Topics for discussion on our list

Mary Sue Ittner
Sat, 27 Nov 2004 17:31:22 PST
Hi everybody,

Our list has been quiet lately so I hate to see new discussion grind to a 
halt. There never has been a lot of off topic discussion that lasts for 
very long on this list. Arnold and I rarely intervene as we haven't felt we 
had to. When we started this list and the Pacific Bulb Society we mainly 
wanted the discussion to be friendly, to be focused on bulbs and geophytes 
in general, but to allow some discussion about plants that could be 
companions to bulbs. Even those of us who are most fanatical about growing 
bulbs do grow other things. We've been liberal in what we included as 
geophytes for our wiki as well. There are genera that may have a few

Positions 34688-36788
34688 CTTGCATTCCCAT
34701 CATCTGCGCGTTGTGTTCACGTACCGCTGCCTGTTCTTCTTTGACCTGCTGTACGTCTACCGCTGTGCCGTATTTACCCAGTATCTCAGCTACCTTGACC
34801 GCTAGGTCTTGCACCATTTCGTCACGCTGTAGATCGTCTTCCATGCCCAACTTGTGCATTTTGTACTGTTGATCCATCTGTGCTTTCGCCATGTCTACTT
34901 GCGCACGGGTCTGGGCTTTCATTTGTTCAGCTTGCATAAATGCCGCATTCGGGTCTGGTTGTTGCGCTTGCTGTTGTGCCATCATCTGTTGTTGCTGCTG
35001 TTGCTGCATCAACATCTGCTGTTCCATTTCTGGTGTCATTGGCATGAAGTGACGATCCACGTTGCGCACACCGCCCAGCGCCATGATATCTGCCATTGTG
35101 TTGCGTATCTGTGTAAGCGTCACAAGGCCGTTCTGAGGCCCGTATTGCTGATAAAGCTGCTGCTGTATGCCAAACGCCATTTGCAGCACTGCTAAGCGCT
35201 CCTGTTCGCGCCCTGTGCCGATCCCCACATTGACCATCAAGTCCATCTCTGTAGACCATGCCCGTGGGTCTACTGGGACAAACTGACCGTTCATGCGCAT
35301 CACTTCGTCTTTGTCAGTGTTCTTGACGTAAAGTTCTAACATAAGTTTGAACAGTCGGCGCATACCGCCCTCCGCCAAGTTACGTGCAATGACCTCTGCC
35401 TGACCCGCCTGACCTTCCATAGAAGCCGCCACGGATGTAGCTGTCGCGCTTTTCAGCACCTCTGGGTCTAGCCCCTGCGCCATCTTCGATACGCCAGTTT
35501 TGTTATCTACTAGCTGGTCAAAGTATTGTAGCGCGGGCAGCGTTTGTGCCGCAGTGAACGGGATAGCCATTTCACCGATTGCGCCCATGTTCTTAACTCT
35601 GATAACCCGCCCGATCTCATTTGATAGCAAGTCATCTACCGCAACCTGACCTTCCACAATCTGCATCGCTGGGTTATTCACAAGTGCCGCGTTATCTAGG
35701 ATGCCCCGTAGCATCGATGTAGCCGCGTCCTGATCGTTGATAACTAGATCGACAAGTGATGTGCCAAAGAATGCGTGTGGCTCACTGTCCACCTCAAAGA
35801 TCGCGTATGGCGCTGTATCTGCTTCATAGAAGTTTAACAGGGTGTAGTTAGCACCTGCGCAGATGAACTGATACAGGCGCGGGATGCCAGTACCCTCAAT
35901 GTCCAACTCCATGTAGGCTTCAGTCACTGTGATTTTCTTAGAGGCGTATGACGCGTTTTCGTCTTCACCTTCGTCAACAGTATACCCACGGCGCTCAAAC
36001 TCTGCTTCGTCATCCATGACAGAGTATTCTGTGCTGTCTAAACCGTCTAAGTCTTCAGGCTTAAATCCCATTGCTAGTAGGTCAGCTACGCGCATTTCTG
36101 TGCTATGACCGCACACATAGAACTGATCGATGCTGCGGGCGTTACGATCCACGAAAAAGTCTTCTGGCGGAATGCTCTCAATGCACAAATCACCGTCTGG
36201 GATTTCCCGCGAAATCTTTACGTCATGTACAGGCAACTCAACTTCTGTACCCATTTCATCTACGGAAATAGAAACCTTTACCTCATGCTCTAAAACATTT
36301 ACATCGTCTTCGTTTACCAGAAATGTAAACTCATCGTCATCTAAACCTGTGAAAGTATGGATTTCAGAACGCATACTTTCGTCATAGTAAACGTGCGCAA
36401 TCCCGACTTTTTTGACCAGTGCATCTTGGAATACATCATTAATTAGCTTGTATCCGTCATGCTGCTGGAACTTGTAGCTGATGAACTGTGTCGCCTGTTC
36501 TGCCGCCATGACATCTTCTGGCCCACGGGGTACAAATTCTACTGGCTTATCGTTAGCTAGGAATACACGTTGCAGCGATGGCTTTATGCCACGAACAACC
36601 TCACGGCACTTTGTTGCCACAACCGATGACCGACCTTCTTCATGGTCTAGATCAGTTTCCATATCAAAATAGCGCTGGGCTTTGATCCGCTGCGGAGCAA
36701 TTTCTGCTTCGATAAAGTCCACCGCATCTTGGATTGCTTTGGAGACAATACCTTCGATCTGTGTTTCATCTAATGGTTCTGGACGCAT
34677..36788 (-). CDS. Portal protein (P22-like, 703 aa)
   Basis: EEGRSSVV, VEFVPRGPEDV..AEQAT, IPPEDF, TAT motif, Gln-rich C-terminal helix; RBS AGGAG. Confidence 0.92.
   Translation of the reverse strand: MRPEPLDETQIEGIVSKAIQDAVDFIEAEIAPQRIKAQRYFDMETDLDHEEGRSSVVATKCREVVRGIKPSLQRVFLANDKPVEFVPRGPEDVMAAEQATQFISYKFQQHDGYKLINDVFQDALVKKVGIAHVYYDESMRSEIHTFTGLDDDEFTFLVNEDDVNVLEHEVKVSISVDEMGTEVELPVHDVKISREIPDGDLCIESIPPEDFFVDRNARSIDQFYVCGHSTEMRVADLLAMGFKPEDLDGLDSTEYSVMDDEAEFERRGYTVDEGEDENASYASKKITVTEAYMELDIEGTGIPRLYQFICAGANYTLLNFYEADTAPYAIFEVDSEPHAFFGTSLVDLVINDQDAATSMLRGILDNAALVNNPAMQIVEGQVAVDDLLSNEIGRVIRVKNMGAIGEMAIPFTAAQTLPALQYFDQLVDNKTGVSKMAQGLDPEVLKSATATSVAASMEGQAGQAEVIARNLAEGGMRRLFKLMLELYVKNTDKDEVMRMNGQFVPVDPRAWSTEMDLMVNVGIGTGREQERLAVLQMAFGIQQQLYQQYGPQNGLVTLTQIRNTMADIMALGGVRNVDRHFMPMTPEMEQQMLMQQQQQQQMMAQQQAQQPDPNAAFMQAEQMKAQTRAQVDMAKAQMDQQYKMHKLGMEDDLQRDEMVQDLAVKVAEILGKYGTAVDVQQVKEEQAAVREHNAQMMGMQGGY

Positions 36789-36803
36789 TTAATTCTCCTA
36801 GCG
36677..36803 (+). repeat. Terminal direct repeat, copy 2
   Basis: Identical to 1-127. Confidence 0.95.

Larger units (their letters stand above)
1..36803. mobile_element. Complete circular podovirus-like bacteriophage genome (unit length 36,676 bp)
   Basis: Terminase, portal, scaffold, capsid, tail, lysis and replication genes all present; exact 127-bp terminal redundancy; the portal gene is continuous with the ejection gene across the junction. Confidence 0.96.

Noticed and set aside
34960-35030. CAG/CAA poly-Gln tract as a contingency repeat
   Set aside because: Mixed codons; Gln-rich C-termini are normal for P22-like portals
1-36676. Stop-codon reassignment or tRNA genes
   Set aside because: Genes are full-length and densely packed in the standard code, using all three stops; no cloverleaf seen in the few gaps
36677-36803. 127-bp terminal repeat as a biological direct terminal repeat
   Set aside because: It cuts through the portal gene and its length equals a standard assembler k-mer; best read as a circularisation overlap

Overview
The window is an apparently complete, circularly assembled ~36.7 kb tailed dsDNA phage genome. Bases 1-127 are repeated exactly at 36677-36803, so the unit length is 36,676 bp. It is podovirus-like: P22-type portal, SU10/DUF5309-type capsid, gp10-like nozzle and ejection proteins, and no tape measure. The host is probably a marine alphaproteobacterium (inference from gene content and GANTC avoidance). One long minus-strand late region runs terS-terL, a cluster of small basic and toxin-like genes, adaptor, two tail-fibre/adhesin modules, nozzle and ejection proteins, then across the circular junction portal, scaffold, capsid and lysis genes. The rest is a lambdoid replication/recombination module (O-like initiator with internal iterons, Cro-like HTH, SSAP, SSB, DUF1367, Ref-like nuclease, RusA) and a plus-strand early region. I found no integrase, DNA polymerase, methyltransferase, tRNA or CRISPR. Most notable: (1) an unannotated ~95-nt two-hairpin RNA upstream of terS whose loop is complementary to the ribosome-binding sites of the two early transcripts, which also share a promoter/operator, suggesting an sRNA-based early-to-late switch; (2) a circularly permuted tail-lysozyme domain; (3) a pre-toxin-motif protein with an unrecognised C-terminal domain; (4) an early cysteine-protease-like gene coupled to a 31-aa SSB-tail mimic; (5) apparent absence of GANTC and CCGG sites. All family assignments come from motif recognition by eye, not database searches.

geophytes even though most of the species are not and talking about the 
ones that are geophytes is fine. It sounds like Jim Shields has discovered 
a few Aloes that fall in this category. If we were being overwhelmed with 
messages perhaps we'd have to be more restrictive, but we have far fewer 
posts than we used to have.

It is helpful for the subjects to be clearly labeled so that people can 
skip subjects that they are not interested in.

I was curious about this statement of Rodger's:
"And given the history of the PBS, there is a special emphasis on 
amaryllids, esp. those of the New World."

I don't think we have a special emphasis on amaryllids. We talk about 
whatever people on this list bring up. I did a quick check of the genera we 
have talked about as topics of the week and I counted at least 16 different 
families represented. We have talked about more amaryllids it is true, but 
only one more genus than we've talked about in the Hyacinthaceae family, 
and the Iridaceae family is close behind. If all those California species 
like Brodiaea, Dichelostemma, Triteleia, Calochortus hadn't recently been 
taken out of Liliaceae that family would have been well represented as well.

Mary Sue
PBS List Administrator

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